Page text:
Querying Postgres with Python Fastapi Backend and Leaflet & Geoman Fronted - Applying Geometry Filters
How to query a database with a user-defined geometry drawn on a Leaflet frontend?
A very common use case for map applications are custom filters. Either thematic, temporal or value-based filters play a significant role but probably in a geographical context the most dominant one might be spatial filtering. In this blog post, I describe a simple boilerplate setup based on postgres, fastapi and geoman.
1. A simple yet powerful and scalable fullstack
The whole setup is split up in a frontend and a backend part.
In modern UI design, you obviously don’t enter lat long anymore but rely on free drawing by clicking in a map. Personally for leaflet I prefer Leaflet-Geoman as it’s fast, intuitive, production-ready and easy to use. Check out the demo!
With geoman you can either decide whether you go for a simple bounding box or polygon drawing. In both cases, you can easily draw as many shapes on a map canvas and get the geometry with one click.
Find the jsfiddle here.
In case you want to get the
self_drawn layer as GeoJSON, simply type
self_drawn.toGeoJSON(). It will return a nicely formatted feature collection.
If you drew a simple bounding box the JSON will look like this.
If you made it to this point, half of the work is already done! 💪
Whenever a polygon is drawn on our webpage, a simple GET request should be fired and return our result.
Isn't postgres enough of a backend?
Unfortunately not. You cannot query a database directly from a frontend. It’s a pity as one could set up a simple static page with hard coded SQL commands, host it anywhere (even for free) and setup a read-only user in postgres for this purpose. However, using a proper web framework has many advantages.
2. The server side
Having an instance in between the frontend and postgres backend has some advantages of i.e. simple authentication methods, full control, addtional data transformation and the power of all the available python libraries around there.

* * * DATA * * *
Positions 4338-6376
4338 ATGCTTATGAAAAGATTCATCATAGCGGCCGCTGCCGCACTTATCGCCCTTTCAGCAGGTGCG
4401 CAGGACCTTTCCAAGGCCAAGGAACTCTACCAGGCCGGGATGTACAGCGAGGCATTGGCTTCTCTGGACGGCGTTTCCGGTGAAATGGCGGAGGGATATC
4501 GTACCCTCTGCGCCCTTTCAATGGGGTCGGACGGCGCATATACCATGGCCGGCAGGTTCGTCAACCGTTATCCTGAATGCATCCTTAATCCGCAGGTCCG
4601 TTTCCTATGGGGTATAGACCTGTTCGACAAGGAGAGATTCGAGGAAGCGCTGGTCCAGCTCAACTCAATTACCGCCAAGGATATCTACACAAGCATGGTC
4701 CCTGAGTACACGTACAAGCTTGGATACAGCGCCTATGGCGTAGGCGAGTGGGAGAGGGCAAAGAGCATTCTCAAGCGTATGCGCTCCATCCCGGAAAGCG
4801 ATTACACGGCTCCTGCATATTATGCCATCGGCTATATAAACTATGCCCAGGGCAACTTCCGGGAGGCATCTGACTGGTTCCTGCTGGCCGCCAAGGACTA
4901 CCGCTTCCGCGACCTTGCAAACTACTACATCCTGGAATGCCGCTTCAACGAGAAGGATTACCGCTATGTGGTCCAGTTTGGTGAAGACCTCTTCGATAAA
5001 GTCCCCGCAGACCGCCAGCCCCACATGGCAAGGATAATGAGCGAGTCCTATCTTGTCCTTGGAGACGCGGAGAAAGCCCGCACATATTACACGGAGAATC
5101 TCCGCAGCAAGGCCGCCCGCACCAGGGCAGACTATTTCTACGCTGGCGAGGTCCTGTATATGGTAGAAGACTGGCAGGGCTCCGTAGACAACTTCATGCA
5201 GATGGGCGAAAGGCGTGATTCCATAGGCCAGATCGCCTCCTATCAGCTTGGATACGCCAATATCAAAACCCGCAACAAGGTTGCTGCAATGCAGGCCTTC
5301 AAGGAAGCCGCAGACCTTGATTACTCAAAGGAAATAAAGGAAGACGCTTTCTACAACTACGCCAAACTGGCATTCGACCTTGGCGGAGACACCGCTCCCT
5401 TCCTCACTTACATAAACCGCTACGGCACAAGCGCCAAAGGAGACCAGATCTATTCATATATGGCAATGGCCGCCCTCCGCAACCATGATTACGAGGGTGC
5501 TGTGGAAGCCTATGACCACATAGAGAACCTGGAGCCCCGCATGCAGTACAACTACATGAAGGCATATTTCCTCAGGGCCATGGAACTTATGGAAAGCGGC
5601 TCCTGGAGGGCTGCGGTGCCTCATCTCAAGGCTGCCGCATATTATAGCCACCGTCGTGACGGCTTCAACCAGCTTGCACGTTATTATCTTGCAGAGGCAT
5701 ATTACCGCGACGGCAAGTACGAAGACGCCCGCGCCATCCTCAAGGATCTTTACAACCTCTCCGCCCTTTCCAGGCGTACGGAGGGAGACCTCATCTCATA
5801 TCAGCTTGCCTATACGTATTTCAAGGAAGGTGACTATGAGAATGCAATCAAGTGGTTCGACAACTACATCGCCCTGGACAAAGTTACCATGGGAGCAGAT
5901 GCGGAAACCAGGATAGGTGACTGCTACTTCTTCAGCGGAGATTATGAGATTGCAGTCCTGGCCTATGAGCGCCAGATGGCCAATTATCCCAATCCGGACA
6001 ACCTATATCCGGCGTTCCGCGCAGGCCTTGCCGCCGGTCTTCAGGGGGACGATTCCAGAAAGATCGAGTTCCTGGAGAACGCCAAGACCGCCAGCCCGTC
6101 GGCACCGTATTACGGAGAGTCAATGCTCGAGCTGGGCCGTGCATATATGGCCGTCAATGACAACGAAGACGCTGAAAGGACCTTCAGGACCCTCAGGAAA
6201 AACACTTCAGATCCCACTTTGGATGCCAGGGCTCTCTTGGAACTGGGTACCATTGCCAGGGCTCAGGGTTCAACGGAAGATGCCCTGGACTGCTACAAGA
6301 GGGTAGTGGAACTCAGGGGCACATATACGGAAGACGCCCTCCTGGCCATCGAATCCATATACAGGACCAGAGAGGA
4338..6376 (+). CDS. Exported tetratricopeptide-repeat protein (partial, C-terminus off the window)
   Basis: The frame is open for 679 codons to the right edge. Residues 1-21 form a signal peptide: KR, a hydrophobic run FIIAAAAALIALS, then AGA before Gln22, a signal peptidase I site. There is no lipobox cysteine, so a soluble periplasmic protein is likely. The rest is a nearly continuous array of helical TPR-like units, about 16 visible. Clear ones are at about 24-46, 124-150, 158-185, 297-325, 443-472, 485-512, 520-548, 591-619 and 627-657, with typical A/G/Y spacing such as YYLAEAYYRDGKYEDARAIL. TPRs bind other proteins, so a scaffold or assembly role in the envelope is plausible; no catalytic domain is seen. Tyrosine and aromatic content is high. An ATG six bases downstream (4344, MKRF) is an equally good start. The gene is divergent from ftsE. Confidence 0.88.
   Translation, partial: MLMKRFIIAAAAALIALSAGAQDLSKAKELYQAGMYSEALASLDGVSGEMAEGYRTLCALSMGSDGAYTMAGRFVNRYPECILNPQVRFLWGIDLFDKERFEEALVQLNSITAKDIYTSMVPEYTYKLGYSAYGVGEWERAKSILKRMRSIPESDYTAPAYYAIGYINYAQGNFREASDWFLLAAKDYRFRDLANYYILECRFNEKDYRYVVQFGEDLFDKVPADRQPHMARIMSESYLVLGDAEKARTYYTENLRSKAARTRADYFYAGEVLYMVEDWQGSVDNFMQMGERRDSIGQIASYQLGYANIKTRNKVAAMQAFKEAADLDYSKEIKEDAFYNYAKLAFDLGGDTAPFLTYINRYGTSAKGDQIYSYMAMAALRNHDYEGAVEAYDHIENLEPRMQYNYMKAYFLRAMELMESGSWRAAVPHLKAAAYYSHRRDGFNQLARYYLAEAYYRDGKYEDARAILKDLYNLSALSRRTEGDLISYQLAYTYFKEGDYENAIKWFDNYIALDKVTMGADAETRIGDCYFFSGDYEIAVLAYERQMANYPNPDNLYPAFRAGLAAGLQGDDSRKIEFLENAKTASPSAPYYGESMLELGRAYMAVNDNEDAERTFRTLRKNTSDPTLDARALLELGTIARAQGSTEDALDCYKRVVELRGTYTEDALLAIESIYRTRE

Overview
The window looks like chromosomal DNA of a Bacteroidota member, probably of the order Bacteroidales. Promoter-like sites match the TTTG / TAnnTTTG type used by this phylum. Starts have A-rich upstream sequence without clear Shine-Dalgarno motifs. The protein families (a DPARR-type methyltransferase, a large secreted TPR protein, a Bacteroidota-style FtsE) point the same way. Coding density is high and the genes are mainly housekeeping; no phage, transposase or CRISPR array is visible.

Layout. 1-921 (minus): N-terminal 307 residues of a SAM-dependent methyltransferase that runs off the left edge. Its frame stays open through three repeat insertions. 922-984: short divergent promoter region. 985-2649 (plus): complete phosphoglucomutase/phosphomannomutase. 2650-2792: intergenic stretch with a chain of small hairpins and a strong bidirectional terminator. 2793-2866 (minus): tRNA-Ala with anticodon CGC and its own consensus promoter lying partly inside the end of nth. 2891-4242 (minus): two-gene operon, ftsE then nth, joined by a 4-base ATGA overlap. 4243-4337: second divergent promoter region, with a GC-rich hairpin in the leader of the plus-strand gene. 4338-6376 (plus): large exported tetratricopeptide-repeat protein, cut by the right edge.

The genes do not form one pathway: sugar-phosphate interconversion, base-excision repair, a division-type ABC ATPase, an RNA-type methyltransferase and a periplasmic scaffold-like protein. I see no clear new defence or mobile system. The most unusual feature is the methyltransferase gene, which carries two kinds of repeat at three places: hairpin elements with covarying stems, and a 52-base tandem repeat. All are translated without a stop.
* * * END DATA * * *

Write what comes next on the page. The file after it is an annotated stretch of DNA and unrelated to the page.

As intermediate instance or rather web framework Postgrest tried to bridge this gap but has certain tradeoffs. Personally - in particular in the context of (geo-) data science - I really like pandas and hence choose python as powerful language. As a web famework Fastapi delivers the best speeds around there thanks to starlette.
3. Setting up fastapi
Fastapi is easy to learn and most importantly: is worth it!
Our python code and fastapi need to do five things now.
- Receive the geometries
- Wrap the geometries in a SQL statement
- Query the database
- Receive the database result
- Return the database result to our frontend
Our frontend will get the geometry and request the data via ajax. Fastapi receives this data on an endpoint, let’s say
and wraps the
geometry_string in an SQL statement. Python will query the database with this statement and hand over the result to fastapi.
4. Postgres sample table
Let’s assume a very simple table (localhost:5432) called
mytable to be queried containing coordinates and some data:
The SQL pseudocode will work like this
Eventually, after python queried the database, fastapi returns the data to our frontend where it can be further processed.
5. Putting it all together!
Below you find some code snippets taken from a real-world application I just finished.
We need to add something to our frontend as we currently have an object returned by our simple statement:
As we cannot pass an object to the URL, we need to stringify the GeoJSON! Note: for simplicity we assume that you just want to pass one polygon to the SQL query.
The code below just gets the first feature of our self drawn layer (our polygon) and unparses the object to a string.
The result is a plain string, ready to be passed to fastapi!
Let’s say that we want to display the result in a popup of our polygon as soon as the user draws it. Thanks to leaflet, it’s not too complicated. Below, we perform an asynchronous request. So as soon, as the result is ready it will be bound as a popup to our polygon. If your database isn’t too big, thanks to the amazing speeds of postgres and fastapi, it should happen quite instantly.
With this code, the frontend is not only ready to send but also to receive data!
Flexibility with web frameworks
Note that the code below is just the crucial part for our workflow. In any webapp, there is always more code involved delivering at least the
index.html. This html-file could contain the code snippet from the jsfiddle above, providing the basic leaflet application. Read here how to do it with fastapi.
The routing routine here would work the same way with flask, django and all their siblings! So feel free to choose any other web framework.
You could also test the endpoint by simply typing in your browser:
If everything works fine, you will receive the answer, i.e. as new-line
\n-formatted csv, ready to be parsed by your frontend:
Proudly click the popup and pat your shoulder! 🙌
If you did everything right, you should be able to see a nice popup displaying your data! Of course, you should format the response in an appropriate way by parsing correctly but that’s another story.
In case you want to get familiar with fastapi and need a minimal example, simply serving your
index.html containing the code from the jsfiddle above, find my answer on stackoverflow.
Otherwise always keep up your motivation and don’t let small errors stop you!